He showed me round a gleaming development in Greenwich which exemplifies the new model for social housing. Some of the homes are for the poorest families who will be charged low rents. Others are reserved for people who can afford "intermediate" rents, up to 80% of private sector levels. The owners may also offer tenants the chance to buy some or all of their home with shared mortgage deals. Those paying more, subsidise the rents of those in most need.
It is a similar argument from some local authorities. At a meeting in Westminster to launch Sunderland's economic "masterplan" this week, I heard Labour leaders explain how they were quite happy for the housing association which now manages all the city's former council houses to offer tenants a deal to buy a share of their home without the need for a deposit or a traditional mortgage. There was a palpable buzz as they discussed how they might look for other innovative ways to raise capital and keep costs down.
I was particularly struck by an idea that good quality social housing could be built in the same way McDonalds constructs its restaurants - in a factory. "You don't build cars outside in the street, so why do we think that is the best way to build houses?" one builder asked. He claimed that a family home could be produced for roughly £40,000 including all materials and labour.
"Won't you just get ghastly pre-fabs?" I asked. Apparently not. In fact, council leaders only concern was that, should such an idea come to pass, the factory should be in Sunderland.
Conservative councillors in Westminster are also rejecting warnings that welfare caps, the end of secure tenancies for new tenants and cuts to housing benefit will "create ghettos of deprivation and affluence" in central London.
Tory housing lead Philippa Roe tells me "that is not how it will work at all". She argues that, while a relatively few large welfare-dependent families renting privately may have to move to cheaper neighbourhoods, this is no different from the situation middle-income families are in. They cannot afford central London prices, so they commute in.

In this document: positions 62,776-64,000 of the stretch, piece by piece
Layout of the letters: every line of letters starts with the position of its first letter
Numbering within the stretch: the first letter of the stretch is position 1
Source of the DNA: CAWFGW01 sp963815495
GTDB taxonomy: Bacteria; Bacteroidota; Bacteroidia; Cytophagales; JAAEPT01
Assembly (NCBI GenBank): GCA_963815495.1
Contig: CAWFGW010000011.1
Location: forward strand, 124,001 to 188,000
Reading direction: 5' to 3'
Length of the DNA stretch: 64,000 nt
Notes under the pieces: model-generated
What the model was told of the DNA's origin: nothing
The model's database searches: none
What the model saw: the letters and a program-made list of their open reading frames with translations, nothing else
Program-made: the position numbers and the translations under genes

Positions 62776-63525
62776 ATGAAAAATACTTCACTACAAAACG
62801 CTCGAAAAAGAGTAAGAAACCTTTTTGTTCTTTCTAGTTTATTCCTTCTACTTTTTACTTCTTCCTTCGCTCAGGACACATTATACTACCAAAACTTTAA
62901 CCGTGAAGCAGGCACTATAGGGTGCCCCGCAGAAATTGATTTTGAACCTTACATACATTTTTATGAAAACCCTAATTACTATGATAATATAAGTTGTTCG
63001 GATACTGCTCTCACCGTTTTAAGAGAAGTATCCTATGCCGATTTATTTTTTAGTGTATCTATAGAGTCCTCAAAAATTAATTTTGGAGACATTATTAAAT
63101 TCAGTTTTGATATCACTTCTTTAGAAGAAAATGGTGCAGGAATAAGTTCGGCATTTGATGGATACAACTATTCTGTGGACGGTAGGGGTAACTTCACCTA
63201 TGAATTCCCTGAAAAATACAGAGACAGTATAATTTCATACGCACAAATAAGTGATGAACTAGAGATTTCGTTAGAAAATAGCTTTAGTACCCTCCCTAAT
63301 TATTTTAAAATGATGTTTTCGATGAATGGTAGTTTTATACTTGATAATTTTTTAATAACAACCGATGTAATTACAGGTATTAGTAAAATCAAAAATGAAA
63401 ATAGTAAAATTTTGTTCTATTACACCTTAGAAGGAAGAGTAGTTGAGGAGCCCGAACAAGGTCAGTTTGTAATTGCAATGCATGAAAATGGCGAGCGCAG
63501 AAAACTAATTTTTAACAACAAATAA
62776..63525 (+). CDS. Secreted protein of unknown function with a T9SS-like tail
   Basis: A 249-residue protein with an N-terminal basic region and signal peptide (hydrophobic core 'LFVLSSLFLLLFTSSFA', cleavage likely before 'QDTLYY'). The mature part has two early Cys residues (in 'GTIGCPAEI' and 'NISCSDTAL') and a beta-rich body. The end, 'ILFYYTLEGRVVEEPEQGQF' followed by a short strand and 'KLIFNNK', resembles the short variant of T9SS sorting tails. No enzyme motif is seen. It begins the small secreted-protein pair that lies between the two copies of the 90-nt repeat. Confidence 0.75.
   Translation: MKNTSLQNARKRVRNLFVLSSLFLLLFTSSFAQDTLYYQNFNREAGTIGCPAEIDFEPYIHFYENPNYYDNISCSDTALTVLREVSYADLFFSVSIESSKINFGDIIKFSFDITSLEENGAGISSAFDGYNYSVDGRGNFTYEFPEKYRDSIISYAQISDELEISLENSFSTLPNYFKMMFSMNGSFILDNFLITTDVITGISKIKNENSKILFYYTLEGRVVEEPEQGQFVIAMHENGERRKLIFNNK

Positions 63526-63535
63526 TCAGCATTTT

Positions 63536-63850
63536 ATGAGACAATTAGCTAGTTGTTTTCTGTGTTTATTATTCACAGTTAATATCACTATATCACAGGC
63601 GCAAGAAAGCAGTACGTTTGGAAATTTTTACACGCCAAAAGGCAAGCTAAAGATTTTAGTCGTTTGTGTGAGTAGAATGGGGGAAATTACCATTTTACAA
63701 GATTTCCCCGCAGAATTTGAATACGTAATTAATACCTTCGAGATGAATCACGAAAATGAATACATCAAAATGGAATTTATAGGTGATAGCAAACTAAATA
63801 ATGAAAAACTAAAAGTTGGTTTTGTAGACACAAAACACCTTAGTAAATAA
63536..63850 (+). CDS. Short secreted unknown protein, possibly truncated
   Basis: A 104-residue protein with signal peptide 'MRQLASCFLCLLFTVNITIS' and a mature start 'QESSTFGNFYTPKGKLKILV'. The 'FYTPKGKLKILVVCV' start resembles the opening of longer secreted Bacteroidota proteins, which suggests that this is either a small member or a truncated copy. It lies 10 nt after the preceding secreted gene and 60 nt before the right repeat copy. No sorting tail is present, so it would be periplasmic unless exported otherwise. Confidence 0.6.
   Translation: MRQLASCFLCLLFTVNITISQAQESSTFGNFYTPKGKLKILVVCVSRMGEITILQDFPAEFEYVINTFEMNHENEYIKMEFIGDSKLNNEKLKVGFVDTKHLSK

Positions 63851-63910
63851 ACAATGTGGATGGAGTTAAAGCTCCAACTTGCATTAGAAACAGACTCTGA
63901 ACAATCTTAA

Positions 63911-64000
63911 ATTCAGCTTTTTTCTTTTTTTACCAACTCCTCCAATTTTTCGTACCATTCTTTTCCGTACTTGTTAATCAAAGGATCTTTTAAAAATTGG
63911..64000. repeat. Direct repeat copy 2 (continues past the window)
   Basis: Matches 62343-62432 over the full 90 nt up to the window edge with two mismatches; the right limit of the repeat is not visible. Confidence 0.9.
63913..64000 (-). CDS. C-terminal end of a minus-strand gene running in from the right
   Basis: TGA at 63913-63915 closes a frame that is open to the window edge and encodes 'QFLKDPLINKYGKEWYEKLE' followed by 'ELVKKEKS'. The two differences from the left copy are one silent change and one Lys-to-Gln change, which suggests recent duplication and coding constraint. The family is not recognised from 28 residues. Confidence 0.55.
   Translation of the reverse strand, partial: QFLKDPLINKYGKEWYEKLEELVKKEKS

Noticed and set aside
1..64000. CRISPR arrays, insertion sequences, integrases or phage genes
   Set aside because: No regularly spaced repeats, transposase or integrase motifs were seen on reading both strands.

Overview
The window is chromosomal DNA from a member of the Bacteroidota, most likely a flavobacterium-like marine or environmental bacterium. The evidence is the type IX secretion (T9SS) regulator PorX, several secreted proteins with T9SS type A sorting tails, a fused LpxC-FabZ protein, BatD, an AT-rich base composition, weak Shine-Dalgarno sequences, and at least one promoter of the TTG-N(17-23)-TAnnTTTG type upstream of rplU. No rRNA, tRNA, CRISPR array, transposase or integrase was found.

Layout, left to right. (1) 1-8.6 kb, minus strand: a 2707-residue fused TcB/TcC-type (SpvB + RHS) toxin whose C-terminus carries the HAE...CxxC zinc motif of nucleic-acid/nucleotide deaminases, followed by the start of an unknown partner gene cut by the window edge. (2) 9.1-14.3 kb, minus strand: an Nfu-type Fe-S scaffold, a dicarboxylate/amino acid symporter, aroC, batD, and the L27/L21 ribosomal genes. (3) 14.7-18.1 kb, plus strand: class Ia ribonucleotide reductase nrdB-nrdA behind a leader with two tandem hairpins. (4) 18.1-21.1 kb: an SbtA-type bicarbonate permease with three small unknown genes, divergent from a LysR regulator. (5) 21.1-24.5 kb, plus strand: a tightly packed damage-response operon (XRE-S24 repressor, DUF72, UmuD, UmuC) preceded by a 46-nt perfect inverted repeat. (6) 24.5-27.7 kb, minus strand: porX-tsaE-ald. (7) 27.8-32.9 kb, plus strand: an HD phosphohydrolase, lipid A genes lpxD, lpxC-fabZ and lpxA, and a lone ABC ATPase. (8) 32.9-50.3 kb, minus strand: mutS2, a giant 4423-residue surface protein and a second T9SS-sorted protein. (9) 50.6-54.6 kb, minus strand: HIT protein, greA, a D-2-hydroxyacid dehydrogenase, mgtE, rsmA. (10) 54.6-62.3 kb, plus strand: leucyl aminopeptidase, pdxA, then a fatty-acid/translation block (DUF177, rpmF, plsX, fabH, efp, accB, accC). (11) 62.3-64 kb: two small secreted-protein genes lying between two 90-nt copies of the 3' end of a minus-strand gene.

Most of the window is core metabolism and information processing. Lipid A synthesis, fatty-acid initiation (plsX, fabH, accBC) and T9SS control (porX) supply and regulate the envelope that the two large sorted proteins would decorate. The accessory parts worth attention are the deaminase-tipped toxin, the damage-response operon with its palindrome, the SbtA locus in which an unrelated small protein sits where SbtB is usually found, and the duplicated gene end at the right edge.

"Why should they have to do that while others who don't contribute to the local economy can live in the heart of the capital?"
But won't the new rules, allowing councils to evict new tenants if their income rises, turn public housing estates into pools of poverty? No, she tells me. The new flexibility in social housing will allow her to offer the property at a higher rent and use that income to provide homes for the poorest in the borough.
What strikes me is that, despite big cuts to council and housing budgets, there is enthusiasm where one might expect there to be gloom.
Last week I attended an international summit on social housing in The Hague. Representatives from over 20 countries from around the world attended and almost all were facing a similar squeeze to public funding.
At the end of two days discussing the huge challenges they were confronting, I asked delegates whether they felt optimistic or pessimistic. To my surprise, and perhaps to theirs, a significant majority were upbeat.
The reason, I think, is that they had realised that the sector has the capability and creativity to devise new ways of solving old problems.
Or as the coalition might put it: "getting more from less".